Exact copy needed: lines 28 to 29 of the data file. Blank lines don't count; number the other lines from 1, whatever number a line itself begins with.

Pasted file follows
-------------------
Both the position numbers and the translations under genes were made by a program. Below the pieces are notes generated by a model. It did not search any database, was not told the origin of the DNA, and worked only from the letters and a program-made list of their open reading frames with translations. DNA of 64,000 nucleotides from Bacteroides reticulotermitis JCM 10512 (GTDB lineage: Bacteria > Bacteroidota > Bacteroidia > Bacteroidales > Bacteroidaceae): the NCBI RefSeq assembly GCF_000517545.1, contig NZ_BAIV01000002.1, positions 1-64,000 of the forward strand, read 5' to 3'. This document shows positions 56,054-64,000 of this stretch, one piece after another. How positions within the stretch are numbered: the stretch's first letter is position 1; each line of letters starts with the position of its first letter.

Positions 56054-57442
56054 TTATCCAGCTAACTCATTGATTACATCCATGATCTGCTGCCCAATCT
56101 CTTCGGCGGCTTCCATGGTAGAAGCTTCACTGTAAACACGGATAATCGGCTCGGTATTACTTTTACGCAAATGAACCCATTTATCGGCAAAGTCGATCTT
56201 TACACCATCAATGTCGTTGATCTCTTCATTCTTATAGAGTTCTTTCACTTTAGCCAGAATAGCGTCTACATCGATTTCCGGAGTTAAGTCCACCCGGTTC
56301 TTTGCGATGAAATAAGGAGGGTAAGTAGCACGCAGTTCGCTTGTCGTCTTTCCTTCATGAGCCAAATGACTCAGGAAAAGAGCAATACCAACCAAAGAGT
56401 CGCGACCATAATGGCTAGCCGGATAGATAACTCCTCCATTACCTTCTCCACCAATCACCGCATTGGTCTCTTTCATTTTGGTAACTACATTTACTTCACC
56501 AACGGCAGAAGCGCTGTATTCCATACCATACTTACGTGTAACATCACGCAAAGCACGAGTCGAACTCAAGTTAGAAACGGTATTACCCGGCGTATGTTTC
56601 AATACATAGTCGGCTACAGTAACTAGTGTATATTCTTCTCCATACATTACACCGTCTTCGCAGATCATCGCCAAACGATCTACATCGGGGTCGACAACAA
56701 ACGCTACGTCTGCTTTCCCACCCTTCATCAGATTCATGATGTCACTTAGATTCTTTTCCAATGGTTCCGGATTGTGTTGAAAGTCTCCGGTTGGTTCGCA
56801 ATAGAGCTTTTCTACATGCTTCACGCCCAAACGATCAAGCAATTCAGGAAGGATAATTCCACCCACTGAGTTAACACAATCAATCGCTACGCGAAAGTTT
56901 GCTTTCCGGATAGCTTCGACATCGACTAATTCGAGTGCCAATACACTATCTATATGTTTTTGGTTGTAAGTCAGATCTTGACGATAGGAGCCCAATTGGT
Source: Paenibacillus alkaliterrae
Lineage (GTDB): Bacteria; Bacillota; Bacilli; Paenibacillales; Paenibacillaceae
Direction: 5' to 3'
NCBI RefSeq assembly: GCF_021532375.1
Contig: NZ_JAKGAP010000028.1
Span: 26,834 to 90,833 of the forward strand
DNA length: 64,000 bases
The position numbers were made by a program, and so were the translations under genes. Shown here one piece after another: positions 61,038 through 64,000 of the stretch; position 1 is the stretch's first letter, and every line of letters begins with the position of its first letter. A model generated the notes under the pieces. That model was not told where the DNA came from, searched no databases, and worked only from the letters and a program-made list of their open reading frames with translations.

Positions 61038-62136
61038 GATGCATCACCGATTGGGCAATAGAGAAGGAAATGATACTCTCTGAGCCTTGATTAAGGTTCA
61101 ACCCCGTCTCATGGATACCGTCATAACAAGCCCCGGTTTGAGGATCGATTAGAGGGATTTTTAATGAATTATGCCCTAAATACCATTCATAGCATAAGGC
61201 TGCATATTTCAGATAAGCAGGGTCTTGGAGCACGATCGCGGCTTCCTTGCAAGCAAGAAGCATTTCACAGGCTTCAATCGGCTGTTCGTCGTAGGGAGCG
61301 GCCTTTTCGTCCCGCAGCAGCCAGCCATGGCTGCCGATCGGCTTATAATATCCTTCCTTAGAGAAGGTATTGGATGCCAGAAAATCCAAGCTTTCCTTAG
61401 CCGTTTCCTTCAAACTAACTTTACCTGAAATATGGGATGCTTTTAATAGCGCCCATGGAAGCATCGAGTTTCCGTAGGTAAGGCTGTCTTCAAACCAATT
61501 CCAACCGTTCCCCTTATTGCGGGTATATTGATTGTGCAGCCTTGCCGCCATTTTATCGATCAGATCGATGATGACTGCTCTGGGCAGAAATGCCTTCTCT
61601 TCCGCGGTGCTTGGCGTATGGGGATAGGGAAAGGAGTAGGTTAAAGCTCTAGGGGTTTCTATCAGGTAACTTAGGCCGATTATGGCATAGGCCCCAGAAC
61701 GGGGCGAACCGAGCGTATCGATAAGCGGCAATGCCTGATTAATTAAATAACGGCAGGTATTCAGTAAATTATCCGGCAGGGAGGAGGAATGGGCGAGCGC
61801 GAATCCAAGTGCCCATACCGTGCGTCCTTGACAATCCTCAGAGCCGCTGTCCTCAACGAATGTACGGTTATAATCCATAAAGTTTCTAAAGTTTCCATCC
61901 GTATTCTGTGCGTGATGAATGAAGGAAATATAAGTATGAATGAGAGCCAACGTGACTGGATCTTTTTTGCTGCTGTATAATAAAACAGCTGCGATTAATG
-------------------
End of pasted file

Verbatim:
61601 TCCGCGGTGCTTGGCGTATGGGGATAGGGAAAGGAGTAGGTTAAAGCTCTAGGGGTTTCTATCAGGTAACTTAGGCCGATTATGGCATAGGCCCCAGAAC
61701 GGGGCGAACCGAGCGTATCGATAAGCGGCAATGCCTGATTAATTAAATAACGGCAGGTATTCAGTAAATTATCCGGCAGGGAGGAGGAATGGGCGAGCGC